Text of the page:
IT’S not done until it’s done. And so, the plan by President Duterte to transform Boracay into an agricultural haven still remains just that: a plan.
Agencies have been ordered to make an audit of the island known globally as one of the best tourist destinations worldwide.
They will identify which part of Boracay is suited to farming, but not necessarily to discard the island’s beach aspect altogether. Whether we like it or not, Boracay is inherently a place for lovers of the sea, sun and sand.
Now, was the President on a spur-of-the-moment mode when he brought up the farming idea on Boracay?
And if there is any doubt as to whether Duterte’s move is within legal bounds or not, a presidential order was discovered to this effect, signed by President Macapagal-Arroyo in 2006 or thereabouts about Boracay also as being both a forest preserve and a vast land suited to rice farming.
What is more surprising, pleasantly, was Duterte’s pitch that should Boracay prove to be such an agricultural area, he’d partition the lands there and distribute them to the farmers living in Boracay. Land for the landless at work, and at its best yet—if ever.
Commendable, indeed, if it’d push through, as the direct beneficiaries could be our Aeta brothers living there for centuries but have been deliberately displaced by the rapid and radical onslaught of commercial vultures.
One sure thing from the recent disclosures made by a task force to check on the construction state of Boracay is the numerous violations on how the buildings there, including many hotels, were erected. The most common infringement was faulty and, therefore, noncompliant sewage and sanitary issues.
I’d say the massive investigation came almost in the nick of time, saving the beautiful, powder-soft sands of the island from further degradation and impending decay. Even the once crystal-clear water there is now fast-becoming darker than dark due to improper waste disposals happening for the longest time.
But even as Boracay might yet undergo an out-of-the-box change, the fact remains that its natural beauty only Mother Nature can preserve must be maintained at all cost. Thus its innate trait as a tourist attraction will always stay with it—till the end of time.
It is with this latent truth that the bridge envisioned to be built crossing the sea to Boracay from Caticlan Airport by Ramon S. Ang, the head of the country’s biggest conglomerate that is the San Miguel Corp., is as relevant as the President Duterte’s friendship with President Xi Jinping of China.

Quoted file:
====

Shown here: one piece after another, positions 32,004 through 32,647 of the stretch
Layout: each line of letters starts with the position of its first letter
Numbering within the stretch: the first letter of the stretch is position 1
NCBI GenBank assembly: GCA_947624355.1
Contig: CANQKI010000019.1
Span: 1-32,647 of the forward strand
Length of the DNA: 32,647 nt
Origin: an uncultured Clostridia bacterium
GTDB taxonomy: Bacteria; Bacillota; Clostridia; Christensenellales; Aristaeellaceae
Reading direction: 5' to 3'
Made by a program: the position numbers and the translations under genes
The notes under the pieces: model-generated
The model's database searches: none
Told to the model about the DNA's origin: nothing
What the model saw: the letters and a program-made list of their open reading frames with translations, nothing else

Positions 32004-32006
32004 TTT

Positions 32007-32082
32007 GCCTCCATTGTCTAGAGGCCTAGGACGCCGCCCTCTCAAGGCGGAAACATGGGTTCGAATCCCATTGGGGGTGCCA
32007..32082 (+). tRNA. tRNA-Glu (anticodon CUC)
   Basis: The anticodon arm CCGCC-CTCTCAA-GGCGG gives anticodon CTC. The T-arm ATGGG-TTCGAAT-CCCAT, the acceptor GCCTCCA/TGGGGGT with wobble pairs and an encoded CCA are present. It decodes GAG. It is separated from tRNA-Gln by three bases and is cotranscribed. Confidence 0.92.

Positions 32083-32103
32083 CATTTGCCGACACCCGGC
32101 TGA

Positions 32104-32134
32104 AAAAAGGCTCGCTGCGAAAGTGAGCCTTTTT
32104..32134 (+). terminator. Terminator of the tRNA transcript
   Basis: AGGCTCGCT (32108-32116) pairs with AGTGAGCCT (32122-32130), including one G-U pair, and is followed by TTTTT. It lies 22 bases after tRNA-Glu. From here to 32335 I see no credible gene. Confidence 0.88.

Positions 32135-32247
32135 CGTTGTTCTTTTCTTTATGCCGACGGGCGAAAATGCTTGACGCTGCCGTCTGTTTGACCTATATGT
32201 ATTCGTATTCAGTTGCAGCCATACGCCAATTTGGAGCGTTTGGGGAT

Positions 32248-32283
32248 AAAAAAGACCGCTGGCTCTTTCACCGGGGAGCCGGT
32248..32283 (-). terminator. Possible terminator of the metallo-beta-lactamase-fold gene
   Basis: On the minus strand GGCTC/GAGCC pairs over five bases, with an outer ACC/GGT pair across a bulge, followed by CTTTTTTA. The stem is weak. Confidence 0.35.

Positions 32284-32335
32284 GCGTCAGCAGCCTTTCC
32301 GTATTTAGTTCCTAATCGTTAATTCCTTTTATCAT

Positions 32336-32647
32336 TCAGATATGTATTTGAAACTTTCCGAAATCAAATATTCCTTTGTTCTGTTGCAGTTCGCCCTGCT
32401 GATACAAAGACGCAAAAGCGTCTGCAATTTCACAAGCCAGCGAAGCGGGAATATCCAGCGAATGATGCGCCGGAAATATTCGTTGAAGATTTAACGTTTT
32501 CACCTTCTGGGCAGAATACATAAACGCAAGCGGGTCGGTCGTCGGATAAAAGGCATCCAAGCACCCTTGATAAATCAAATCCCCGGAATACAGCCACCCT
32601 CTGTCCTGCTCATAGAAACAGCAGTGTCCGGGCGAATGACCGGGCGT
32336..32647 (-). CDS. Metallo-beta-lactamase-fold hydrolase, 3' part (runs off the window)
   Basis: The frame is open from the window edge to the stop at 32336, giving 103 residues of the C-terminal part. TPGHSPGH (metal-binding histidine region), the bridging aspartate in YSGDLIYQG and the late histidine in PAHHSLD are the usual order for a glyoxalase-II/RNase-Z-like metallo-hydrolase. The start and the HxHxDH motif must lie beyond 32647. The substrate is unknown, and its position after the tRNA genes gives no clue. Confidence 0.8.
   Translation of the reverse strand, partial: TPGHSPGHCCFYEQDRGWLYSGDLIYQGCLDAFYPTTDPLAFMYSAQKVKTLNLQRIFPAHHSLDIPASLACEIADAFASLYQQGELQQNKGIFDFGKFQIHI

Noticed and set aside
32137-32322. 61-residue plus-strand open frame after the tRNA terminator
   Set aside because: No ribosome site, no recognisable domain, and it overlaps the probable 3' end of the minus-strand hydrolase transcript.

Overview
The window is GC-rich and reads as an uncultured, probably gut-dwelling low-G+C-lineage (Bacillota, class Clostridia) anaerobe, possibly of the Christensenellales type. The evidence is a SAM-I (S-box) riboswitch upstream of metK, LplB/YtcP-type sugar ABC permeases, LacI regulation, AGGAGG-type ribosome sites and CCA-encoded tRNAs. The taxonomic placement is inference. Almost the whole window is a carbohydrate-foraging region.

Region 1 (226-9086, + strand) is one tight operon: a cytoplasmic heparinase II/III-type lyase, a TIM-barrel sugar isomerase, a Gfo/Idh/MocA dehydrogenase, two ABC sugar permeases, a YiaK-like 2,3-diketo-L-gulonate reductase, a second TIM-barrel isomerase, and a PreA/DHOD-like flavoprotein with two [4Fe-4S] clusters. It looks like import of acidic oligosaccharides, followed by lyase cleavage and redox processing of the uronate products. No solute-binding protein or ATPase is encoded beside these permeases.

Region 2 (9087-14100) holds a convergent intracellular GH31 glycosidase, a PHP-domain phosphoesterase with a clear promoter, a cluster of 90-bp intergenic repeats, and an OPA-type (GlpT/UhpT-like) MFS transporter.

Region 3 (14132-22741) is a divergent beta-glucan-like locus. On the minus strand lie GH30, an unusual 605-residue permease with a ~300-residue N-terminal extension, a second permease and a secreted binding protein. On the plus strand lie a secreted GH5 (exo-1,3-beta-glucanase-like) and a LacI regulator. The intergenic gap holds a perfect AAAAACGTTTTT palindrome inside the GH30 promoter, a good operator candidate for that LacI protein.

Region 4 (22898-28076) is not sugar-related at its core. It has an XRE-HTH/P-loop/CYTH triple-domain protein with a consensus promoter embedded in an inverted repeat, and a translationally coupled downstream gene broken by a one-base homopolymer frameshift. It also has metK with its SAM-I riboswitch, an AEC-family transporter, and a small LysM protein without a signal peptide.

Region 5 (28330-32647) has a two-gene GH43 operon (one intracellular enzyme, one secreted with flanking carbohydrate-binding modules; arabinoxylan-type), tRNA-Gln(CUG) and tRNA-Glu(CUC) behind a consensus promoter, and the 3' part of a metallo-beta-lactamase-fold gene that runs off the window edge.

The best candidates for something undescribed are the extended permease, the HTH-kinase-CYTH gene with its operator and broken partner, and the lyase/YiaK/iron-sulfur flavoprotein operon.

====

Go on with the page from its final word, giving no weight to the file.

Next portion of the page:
The 19-kilometer bridge would easily decongest Boracay, especially at nighttime, as tourists could return, in a breeze, to their hotels in the Aklan mainland after enjoying the white-sand beaches in the daytime.
The entire length of the bridge could also be harnessed for pipeline use to deliver potable water and also install tubes, maybe for transmission of other matters both disposable and retainable.
The benefits out of the bridge construction could be as limitless as the gentle waves splashing to the shores of Boracay, including the construction of hotels and other buildings primed for investment opportunities.
Ang, called affectionately as RSA by those dear to him, commended Duterte’s order to close Boracay for six months at least for a much-needed rehabilitation of the island.
“Let us support the President’s move by doing our part in contributing to the island’s survival, so that generations to come will enjoy the fruits of Boracay as the country’s favorite tourism spot,” said RSA, whose airport at Caticlan has become a huge help for tourists wanting a quick travel time to Boracay instead of having to pass through the circuitous route from Kalibo to Caticlan.
Known for his generosity and philanthropic ways, RSA plans to build the bridge to Boracay in tandem with San Miguel’s resources. Also imbued with a sense of aesthetics (he usually designs his houses, hotels and other structures), RSA, a passionate car collector, wants to pattern the Caticlan-to-Boracay connector to world-famed bridges like New York’s Brooklyn Bridge, Shanghai’s Donghai Bridge, Hong Kong’s Tsing Ma Bridge, Tokyo’s Bay Bridge, Macau Bridge or the iconic Golden Gate Bridge in San Francisco. With RSA, nothing is impossible, indeed.
Nothing could be farther from the truth as growth from virtually all fronts has become palpably evident the last two years or so. With investments pouring in almost unstoppably in Boracay despite its impending rehab, I wouldn’t be surprised if, soon enough, a car dealership will rise in the vicinity of that paradise of an island. If it should be Toyota doing it first, no surprise there, either. Its DNA for such an endeavor has become legend all these years.
PEE STOP Congrats to my fellow motoring journalist Alvin Uy for again successfully staging the just-ended Manila International Auto Show! Mabuhay ka, Alvin!…Let’s all welcome the return today of STV’s Test Drive bonanza at the MOA grounds in Pasay City extending up to Sunday. As usual, event founder Ray Butch “Elvis” Gamboa will host cocktails exclusively for his dear friends and tireless supporters aka industry bigwigs from the car world. Cheers, Elvis!